* Following recent provocative conversations, I have added some updates to this post since the original publishing date. They are indicated in green. ~Riddim Writer~
Just when I thought that football in France was the only way reggae’s girls were going to get some new critical attention on the island, Grace “Spice” Hamilton teased a “perfectly” bleached out image of herself on her social media accounts yesterday (see left) and released the music video for her new single “Black Hypocrisy” today. It is important to note that Spice did not actually bleach her skin — but the fact that so many viewers thought she did (still think that she did and want to know what magic she used to get such quick, even, and outstanding results) proves that the issue of bleaching is bigger than we want to admit in the African diaspora. Having once worked for a makeup conglomerate, I know that there are any number of professional-grade body foundations (like Dermablend, for example) that Spice could have used for the photo and video shoot, but that is not the point here. Or is it? So many people have been preoccupied with the possibility that Spice bleached her skin. Why? So many became convinced that Spice used potions and lotions to lighten her color as a symptom or response to living in the United States. Why? Well, the answer is as simple as it is complicated. To believe that Spice showing drastically lightened skin on IG was proof of her bleaching, is to admit that you believe that Spice needed to bleach her skin to achieve greater attention and success. To believe that the images of Spice showing dramatically lighter skin on IG was proof of her bleaching, is to confess that you believe that Spice believed that she needed to bleach in order to ascend in her personal and/or professional life. I hope my argument is clear. If not, let me try again. How the viewer responded to the initial images of Spice that were posted by the artiste on her own social media accounts prior to the release of her music video, is a testament to the very subject that Spice was tackling: a to-the-core belief in brown and white skin privilege, a to-the-core belief that darker skin is a stumbling block in life, and a to-the-core lack of awareness about black hypocrisy regarding colorism.
When we get over thee shock-value of the visuals we hear our girl Spice stepping into the reggae ring to drop “Black Hypocrisy.” And what a drop this is!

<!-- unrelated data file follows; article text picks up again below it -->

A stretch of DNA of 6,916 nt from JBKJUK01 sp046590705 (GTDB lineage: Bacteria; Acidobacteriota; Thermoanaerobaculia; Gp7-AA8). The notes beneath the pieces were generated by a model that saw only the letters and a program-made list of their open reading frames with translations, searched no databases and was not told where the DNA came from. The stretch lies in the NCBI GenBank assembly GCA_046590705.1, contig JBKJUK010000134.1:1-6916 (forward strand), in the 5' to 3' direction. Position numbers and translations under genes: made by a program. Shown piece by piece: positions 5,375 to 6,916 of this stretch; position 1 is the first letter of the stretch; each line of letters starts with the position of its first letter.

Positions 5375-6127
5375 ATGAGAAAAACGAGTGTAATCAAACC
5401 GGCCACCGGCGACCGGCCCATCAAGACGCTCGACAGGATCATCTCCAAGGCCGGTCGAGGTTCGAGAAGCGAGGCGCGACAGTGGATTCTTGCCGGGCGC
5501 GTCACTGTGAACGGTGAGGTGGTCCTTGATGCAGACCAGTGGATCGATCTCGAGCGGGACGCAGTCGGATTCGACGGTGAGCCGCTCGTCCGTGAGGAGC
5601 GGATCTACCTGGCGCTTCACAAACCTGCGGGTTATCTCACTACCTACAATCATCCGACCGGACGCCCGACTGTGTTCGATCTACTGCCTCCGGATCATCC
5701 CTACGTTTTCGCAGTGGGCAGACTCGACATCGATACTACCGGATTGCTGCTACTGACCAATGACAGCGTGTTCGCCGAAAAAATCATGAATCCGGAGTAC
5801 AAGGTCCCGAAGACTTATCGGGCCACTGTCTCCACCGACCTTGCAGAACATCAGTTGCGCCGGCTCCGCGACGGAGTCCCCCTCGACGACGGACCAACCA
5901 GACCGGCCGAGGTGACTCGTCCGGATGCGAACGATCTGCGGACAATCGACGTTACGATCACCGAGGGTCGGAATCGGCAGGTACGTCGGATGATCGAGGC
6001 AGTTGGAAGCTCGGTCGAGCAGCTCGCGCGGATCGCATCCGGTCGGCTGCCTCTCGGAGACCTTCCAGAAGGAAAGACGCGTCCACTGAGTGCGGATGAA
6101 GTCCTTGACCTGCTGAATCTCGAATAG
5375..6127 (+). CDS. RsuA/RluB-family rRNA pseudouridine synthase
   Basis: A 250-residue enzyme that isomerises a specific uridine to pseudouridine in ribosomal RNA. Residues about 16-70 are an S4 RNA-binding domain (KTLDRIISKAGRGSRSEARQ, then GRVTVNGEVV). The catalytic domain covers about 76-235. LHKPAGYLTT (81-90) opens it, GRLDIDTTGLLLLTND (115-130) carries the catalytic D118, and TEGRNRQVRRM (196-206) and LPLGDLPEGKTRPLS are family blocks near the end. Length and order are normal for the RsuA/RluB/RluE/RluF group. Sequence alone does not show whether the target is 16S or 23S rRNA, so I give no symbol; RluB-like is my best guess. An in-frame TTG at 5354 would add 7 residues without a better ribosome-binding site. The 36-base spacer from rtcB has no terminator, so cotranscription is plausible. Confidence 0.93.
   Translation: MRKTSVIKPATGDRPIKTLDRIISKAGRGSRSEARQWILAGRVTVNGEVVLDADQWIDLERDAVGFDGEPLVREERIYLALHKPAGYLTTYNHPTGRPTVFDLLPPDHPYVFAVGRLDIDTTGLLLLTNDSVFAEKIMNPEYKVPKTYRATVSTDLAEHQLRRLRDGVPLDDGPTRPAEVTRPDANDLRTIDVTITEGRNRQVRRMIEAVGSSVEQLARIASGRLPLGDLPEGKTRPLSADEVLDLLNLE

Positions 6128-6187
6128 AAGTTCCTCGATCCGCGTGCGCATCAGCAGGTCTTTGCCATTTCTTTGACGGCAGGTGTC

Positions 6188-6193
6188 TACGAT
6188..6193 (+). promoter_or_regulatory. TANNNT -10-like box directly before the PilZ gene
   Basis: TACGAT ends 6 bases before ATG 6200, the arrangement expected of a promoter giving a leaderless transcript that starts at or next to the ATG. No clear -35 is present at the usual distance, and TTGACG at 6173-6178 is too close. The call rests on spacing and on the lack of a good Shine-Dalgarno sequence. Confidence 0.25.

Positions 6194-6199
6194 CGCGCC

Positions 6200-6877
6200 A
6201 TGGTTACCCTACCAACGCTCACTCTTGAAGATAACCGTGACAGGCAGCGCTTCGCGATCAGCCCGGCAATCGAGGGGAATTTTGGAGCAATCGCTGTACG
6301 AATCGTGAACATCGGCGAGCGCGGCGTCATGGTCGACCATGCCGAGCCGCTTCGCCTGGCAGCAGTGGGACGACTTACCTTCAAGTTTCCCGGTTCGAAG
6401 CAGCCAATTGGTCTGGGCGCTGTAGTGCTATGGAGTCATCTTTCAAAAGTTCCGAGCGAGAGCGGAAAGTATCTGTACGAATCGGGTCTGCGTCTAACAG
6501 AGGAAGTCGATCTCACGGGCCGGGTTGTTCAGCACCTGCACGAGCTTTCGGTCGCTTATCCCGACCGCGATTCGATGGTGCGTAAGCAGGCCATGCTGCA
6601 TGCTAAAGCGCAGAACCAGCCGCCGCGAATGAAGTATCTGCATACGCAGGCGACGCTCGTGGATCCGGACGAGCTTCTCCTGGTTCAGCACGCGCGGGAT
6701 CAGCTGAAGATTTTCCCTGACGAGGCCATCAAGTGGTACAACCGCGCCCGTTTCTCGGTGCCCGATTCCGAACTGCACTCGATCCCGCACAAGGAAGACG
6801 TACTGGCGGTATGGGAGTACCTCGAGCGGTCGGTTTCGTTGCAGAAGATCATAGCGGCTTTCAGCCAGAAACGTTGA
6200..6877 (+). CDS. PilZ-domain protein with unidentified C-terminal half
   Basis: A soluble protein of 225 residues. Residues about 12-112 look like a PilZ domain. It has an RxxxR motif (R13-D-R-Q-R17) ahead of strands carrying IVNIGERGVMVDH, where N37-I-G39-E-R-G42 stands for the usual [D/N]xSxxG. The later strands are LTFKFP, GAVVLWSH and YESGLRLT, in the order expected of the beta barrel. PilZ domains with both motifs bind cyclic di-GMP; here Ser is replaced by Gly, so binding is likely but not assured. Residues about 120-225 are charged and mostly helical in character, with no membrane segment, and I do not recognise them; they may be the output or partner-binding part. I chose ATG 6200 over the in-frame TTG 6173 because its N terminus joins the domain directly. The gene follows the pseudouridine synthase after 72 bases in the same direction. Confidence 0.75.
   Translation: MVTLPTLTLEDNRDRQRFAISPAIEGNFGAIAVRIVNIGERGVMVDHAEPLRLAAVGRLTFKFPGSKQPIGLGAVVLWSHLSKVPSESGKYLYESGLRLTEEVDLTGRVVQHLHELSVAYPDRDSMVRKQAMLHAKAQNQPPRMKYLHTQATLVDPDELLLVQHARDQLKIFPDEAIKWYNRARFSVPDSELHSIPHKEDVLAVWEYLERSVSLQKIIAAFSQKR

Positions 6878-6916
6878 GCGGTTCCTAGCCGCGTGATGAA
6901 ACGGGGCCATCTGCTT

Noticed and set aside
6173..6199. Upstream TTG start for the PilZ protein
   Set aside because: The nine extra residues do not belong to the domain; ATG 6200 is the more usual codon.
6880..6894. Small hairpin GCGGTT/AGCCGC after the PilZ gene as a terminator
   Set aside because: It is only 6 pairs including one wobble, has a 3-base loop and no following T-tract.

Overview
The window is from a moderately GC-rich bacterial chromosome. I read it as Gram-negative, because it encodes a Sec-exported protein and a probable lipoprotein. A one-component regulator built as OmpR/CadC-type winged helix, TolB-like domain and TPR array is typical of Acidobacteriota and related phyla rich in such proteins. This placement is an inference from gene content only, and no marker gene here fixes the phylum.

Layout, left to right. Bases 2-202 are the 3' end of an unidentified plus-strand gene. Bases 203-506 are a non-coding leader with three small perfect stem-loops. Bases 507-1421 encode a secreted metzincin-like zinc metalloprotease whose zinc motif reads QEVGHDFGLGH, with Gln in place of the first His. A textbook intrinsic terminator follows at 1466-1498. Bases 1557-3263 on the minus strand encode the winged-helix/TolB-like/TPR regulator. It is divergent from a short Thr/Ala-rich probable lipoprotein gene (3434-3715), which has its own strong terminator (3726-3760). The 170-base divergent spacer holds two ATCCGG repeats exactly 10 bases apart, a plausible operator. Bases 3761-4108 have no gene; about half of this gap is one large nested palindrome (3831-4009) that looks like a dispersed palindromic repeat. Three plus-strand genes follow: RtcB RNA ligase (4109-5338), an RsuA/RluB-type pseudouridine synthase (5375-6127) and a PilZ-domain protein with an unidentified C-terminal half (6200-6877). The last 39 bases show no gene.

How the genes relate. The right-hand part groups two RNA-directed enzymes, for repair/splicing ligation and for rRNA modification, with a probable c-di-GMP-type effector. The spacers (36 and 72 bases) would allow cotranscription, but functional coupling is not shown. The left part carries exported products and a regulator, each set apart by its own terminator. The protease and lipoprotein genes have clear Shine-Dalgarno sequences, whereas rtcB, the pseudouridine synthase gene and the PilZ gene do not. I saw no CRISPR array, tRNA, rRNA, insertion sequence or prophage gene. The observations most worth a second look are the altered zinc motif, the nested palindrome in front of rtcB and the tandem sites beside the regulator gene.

In my estimation, there hasn’t been a razor-sharp critique of a serious problem afflicting Jamaican society like this since Protoje’s 2017 tell-it-like-it-is anti-corruption single “Blood Money.” And, at the risk of hyperbole, there hasn’t been a proper disavowal of colorism since… since… Hmm? Is it since Bob Marley sang the words of Selassie I on “War” (1976): “Until the color of a man’s skin/ is of no more significance/ than the color of his eyes”? But forty years ago, Marley was not offering a specific examination of colorism in black communities, nor was Marley providing a critique of how it is that black people can shame black people who bleach their skin on the one hand, yet they can hypocritically uphold and praise white standards of beauty for themselves, on the other. This is what “Black Hypocrisy” does via sound and sight. And in this age of visual consumption, it is the coupling of audio and video that allows Spice to make her point crystal clear.
Spice rides a reggae riddim to deliver a timely message on skin bleaching, self-hate, and the legacy of colonialism that is imprinted on the minds and skins of too many in Jamaica. If you are unfamiliar with this color-coded hypocrisy, see this article from the Jamaica Observer (September 2018) where contributor Tony Robinson writes on the value of being brown (not white or black, but a highly desirable light brown complexion) in Jamaica:
…the browning effect is still pervasive. Brownings are sometimes held in higher esteem than people of different hues. And it’s not a race thing either, for men who prefer brown women would never choose a Caucasian, Chinese, Indian or any other woman to be in a relationship with. “Strickly browning me a defend, nutten else.”